While recent polyploidy can be easily recognized, many species currently regarded as bona fide diploids could actually represent paleopolyploids, ancient polyploids with disomic inheritance and progenitors that cannot be identified using cytology or DNA markers. In fact, polyploidy could have occurred in the lineage of at least 70% of angiosperms (Masterson, 1994) and appears a revolutionary and ongoing process in the grasses (Levy and Feldman, 2002). The controversial proposal that genome evolution is mainly driven by whole-genome duplication (Ohno, 1970) has been recently used to explain chromosomal and synteny patterns in plants (e.g., angiosperms; Bowers et al., 2003) and fungi (e.g., hemiascomycete fungi; Dujon et al., 2004). Even vertebrates are believed to have experienced two rounds of paleopolyploidization (Wolfe, 2001). However, evidence in favor of paleoploidization events has been criticized as observations could be more parsimoniously explained by local duplication and genomic rearrangements (e.g., Hughes and Friedman, 2003). For example, gene interleaving patterns of synteny in yeast (Saccharomyces cerevisiae) were better explained by segmental duplication and recombination when analyzing the gene complements of entire chromosomes with advanced rearrangement algorithms (N. Martin et al., 2004, unpublished data). Phylogenetic analysis and comparative genomics will ultimately help identify the role of ancient polyploidy in evolution of genome size, as C-values are traced along branches delimiting phylogenetic hypotheses.

Character tracing offers the opportunity to study how changes in genome size distribute along different grass lineages and draw inferences on the genome size of hypothetical ancestors by assigning character states to internal nodes of the trees. Most changes in grass genome size did not exceed twofold increases or decreases, and few exceeded threefold levels of change. This occurred when using the two parsimony models of character evolution. There were clear patterns of increase and decrease in the Ehrhartoideae, Pooideae, and PACCAD clades, and notable genome size changes in the Pooideae and Chloridoideae. There were also notable increases and decreases in genome size occurring within an individual genus (e.g., Agropyron). In fact, this was expected. For example, a clear reduction of genome size has been recently proposed in one of two distinct lineages of Sorghum (Price et al., 2005). Parsimony analysis suggested an ancestor of the grass family with a genome size between 3.0 and 5.2 pg DNA per 2C nucleus (2.9 x [10.sup.9] and 5.1 x [10.sup.9] base pairs). This represents a genome that is six to 10 times bigger than the smallest (Oropetium thomaeum Trin.) and five to seven times smaller than the largest (Lygeum spartum) diploid genome described (Bennett and Leitch, 2003). Interestingly, the analysis of a phylogeny of 37 diploid species using the SP method resulted in an ancestral genome size (3.5 pg DNA per 2C nucleus) that was much lower than the estimate obtained in this study (Kellogg, 1998).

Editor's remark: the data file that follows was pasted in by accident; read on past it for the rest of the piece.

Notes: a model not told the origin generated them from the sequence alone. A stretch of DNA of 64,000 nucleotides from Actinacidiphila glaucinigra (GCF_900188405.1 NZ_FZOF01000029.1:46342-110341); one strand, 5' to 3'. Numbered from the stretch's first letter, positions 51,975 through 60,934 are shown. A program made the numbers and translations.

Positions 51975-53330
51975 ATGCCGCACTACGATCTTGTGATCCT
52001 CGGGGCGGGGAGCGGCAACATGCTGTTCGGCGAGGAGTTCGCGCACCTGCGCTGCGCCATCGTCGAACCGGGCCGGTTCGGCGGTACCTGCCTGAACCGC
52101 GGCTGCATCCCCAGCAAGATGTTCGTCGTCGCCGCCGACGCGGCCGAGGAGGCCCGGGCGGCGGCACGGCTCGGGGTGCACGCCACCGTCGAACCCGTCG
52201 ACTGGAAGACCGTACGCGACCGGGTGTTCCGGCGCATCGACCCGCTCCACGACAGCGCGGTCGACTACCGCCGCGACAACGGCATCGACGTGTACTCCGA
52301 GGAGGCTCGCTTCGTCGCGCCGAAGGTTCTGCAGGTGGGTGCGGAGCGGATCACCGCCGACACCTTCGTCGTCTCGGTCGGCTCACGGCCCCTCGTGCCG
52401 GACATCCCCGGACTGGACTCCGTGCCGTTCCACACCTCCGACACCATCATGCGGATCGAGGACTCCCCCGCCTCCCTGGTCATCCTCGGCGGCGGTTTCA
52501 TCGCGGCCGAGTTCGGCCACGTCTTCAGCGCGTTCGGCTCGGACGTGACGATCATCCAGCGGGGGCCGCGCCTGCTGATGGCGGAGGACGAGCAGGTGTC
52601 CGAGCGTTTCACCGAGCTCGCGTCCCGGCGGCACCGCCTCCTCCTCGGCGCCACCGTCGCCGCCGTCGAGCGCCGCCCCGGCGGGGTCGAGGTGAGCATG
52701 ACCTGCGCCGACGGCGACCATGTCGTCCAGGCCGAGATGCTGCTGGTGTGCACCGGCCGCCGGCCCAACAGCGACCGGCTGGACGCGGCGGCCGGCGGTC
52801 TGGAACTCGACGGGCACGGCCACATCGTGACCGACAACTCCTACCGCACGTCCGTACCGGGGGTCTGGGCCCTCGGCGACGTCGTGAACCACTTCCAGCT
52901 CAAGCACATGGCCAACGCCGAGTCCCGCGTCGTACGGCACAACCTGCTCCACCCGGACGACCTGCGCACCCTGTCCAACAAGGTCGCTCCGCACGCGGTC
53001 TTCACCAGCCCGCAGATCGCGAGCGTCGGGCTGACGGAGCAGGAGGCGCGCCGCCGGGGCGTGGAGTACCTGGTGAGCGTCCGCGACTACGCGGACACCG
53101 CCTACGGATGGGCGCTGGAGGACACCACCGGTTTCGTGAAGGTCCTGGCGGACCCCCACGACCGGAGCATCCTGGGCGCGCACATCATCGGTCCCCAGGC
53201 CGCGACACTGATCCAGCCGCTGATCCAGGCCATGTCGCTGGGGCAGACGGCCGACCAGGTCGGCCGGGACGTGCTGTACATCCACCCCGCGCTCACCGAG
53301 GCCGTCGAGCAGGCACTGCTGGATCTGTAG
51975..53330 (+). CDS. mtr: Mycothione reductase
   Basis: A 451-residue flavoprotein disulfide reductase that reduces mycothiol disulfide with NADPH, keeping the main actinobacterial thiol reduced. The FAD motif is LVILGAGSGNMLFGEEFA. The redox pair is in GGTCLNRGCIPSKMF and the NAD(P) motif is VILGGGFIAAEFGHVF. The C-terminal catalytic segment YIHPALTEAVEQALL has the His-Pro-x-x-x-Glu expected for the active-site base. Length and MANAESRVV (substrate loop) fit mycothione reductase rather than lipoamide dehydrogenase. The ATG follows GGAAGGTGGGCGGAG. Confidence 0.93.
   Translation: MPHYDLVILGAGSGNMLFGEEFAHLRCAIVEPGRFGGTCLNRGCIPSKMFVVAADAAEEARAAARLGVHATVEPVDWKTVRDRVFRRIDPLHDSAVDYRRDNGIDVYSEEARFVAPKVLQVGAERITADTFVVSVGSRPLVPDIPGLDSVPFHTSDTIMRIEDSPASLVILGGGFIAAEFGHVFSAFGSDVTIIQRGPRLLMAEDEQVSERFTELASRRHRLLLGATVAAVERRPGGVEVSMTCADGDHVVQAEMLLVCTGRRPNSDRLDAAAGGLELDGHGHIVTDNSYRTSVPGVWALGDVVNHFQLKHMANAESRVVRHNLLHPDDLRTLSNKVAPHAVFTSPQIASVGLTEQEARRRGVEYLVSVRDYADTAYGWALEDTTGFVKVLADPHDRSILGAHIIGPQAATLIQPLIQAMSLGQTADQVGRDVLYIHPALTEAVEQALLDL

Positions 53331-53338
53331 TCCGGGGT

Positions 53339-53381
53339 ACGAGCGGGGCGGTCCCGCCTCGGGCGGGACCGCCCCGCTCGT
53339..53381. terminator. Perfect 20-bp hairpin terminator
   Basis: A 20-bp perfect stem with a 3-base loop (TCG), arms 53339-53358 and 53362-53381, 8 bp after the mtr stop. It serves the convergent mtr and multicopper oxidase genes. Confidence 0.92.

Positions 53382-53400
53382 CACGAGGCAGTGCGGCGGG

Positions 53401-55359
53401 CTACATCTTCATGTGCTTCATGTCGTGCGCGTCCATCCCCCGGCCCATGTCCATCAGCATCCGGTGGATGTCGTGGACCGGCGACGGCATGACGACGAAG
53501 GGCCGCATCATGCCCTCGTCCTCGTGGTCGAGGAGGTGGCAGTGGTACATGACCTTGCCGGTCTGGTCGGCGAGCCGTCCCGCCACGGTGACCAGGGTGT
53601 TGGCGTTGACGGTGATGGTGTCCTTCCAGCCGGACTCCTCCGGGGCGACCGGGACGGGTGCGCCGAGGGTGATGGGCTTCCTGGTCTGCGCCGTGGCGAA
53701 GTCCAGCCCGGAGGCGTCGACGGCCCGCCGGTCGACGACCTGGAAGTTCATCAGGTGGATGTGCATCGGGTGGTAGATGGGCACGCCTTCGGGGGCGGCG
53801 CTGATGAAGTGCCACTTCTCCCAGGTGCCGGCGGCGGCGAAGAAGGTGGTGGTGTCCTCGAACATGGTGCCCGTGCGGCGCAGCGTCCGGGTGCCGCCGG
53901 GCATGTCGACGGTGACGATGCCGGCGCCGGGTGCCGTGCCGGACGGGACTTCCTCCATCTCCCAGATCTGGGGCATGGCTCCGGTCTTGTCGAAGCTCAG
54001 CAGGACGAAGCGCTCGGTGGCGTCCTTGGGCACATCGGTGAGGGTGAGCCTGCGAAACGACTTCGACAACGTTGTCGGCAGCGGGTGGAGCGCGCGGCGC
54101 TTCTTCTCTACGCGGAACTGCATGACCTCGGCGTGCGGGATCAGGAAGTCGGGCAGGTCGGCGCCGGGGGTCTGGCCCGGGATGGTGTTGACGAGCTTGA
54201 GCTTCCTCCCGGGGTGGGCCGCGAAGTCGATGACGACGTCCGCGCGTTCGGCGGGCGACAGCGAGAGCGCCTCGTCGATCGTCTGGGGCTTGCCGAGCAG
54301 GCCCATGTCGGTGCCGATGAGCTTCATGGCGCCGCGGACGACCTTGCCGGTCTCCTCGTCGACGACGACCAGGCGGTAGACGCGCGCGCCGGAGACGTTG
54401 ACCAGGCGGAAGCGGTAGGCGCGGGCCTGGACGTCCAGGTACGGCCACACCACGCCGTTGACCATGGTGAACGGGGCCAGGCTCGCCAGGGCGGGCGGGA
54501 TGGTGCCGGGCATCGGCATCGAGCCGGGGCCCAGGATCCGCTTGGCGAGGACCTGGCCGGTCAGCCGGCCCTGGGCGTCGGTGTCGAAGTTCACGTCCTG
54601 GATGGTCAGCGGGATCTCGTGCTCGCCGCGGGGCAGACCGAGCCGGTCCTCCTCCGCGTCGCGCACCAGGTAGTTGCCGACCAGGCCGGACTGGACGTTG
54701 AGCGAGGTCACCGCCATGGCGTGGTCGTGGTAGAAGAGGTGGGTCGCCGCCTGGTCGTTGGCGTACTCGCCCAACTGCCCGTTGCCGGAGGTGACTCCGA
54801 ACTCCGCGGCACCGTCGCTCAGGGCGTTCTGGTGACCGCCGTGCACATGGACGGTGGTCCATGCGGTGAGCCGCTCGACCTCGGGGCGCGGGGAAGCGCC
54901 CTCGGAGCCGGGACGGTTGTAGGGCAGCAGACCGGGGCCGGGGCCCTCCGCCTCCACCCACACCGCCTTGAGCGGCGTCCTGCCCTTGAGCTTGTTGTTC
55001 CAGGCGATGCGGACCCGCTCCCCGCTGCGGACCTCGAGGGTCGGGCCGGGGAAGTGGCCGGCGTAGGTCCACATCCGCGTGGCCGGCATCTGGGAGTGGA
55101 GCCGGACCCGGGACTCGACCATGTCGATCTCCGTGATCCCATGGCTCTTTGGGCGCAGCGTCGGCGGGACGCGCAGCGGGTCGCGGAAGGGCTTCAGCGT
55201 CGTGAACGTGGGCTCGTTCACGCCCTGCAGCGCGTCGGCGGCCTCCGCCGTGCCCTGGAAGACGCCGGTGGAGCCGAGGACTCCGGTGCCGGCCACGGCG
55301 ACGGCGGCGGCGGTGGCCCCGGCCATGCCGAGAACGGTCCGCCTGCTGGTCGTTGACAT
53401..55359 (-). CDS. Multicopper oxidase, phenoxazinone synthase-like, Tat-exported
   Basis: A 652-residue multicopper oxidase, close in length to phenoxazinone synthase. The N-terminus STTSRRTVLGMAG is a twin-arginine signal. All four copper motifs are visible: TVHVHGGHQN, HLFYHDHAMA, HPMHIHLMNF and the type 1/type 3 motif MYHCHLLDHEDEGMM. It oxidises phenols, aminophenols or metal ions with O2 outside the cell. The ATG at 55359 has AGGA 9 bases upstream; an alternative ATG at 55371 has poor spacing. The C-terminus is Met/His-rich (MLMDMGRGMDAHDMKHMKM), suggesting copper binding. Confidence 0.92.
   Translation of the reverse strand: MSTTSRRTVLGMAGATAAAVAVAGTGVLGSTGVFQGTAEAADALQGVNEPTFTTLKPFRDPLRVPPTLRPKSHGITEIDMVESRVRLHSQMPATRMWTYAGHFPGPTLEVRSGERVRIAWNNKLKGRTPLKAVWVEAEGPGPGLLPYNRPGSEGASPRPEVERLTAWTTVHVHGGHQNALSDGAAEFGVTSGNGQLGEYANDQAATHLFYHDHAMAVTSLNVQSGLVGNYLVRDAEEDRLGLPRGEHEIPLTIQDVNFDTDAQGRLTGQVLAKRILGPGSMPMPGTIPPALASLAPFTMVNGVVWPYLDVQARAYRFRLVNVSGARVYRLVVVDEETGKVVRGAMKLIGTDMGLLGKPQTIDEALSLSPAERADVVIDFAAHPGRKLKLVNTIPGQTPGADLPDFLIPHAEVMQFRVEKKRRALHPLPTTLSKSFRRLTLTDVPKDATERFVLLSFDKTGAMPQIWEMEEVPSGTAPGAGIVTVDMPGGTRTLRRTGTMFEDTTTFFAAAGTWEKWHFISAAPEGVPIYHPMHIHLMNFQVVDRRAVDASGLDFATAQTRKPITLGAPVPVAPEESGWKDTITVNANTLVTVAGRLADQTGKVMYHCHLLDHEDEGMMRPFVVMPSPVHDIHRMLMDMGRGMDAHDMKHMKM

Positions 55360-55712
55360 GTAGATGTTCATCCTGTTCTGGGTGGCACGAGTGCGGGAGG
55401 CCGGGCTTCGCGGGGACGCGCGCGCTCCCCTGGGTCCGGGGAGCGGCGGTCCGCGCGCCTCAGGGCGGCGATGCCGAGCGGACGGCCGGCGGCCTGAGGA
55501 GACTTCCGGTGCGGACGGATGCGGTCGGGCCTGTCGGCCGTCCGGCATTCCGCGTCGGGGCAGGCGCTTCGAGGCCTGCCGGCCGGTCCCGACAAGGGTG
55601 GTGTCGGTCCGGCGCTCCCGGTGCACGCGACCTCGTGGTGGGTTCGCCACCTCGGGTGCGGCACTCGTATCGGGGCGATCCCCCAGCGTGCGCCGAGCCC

Only a few studies have traced genome size evolution along the branches of phylogenetic trees using character reconstruction methods. This is because the exercise requires both robust phylogenetic hypotheses and comprehensive sampling of DNA content among clades, conditions that only recently are beginning to be met. Recent studies suggest that the genome size of ancestors of angiosperms (Soltis et al., 2003) and land plants (Embryophyta) (Leitch et al., 2005) was small ([less than or equal to] 1.4 pg DNA per 1C nucleus). Most of the major clades within angiosperms (e.g., monocots, magnoliids, eudicots) appear to have also small ancestral genomes, showing many possible instances of genome size increase and decrease in clades that occupy derived positions of the trees (Soltis et al., 2003; Leitch et al., 2005). Within this framework, monocotyledoneous plants appear to exhibit several independent instances of genome size increase in major lineages, but this depends fundamentally on how well phylogenies resolve in each lineage (Leitch et al., 2005). In this regard, the present study confirms an instance of overall genome size increase in a derived lineage of the Commelinids. Clearly, a comprehensive character reconstruction effort will be needed to obtain more accurate estimates of ancestral genome size for internal nodes along the lineages of terrestrial plants and a better picture of genome size evolution.